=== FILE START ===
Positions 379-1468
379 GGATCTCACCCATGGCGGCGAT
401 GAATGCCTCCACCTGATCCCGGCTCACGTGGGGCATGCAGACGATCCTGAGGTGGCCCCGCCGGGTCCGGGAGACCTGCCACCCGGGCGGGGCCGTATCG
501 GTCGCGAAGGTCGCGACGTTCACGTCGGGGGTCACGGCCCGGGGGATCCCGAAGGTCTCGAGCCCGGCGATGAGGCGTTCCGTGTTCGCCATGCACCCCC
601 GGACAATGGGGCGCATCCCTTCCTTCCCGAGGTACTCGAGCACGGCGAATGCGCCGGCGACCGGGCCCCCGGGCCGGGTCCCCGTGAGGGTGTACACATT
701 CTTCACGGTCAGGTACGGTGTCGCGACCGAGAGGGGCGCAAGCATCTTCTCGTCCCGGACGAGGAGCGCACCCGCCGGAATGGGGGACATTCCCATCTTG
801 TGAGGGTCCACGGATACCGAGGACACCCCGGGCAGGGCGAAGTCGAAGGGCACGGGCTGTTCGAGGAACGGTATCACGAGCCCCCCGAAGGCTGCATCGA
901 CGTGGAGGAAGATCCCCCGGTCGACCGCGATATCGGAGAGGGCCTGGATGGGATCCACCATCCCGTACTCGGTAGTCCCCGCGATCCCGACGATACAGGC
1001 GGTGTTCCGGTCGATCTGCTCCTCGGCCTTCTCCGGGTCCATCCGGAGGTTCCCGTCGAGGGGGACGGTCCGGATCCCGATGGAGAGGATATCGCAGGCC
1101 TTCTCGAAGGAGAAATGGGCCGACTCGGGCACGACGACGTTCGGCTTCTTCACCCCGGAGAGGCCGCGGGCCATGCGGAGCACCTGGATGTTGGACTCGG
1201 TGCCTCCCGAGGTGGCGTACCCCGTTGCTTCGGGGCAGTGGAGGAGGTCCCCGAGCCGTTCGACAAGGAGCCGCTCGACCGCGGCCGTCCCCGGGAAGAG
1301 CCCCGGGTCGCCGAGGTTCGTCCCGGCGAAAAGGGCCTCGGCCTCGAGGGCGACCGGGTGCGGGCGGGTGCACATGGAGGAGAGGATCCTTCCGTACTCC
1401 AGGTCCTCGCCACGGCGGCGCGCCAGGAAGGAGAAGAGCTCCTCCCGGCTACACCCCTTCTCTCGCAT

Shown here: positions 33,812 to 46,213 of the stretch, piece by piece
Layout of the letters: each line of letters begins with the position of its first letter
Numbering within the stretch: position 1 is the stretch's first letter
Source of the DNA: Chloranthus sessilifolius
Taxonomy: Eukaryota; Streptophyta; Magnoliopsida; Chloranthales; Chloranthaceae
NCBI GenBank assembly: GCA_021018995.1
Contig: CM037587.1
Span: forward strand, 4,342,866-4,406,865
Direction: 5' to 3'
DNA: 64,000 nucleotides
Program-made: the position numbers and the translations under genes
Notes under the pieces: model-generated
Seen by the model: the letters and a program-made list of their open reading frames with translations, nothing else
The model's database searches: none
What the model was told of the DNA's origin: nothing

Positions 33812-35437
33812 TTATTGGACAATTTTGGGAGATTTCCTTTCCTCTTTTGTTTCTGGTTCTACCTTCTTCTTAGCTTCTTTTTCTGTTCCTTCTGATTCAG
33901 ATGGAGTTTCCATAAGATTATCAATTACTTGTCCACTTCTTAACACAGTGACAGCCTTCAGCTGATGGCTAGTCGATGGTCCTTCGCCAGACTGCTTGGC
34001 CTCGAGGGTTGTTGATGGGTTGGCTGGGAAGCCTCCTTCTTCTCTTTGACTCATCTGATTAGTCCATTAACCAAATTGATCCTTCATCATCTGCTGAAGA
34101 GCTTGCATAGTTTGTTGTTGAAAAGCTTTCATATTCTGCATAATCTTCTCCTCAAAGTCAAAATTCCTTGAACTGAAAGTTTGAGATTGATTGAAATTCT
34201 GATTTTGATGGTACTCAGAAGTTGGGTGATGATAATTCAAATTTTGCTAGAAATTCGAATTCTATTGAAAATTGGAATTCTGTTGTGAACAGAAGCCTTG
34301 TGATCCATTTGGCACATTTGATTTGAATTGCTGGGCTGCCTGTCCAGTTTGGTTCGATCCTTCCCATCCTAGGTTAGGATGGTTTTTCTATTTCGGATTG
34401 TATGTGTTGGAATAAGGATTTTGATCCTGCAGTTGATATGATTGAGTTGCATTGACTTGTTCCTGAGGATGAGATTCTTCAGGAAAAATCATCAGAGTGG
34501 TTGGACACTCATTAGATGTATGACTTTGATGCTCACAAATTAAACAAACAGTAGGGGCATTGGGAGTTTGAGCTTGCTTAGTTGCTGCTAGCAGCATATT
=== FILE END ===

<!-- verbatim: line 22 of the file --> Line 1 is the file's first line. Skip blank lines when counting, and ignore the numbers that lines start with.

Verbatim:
Direction: 5' to 3'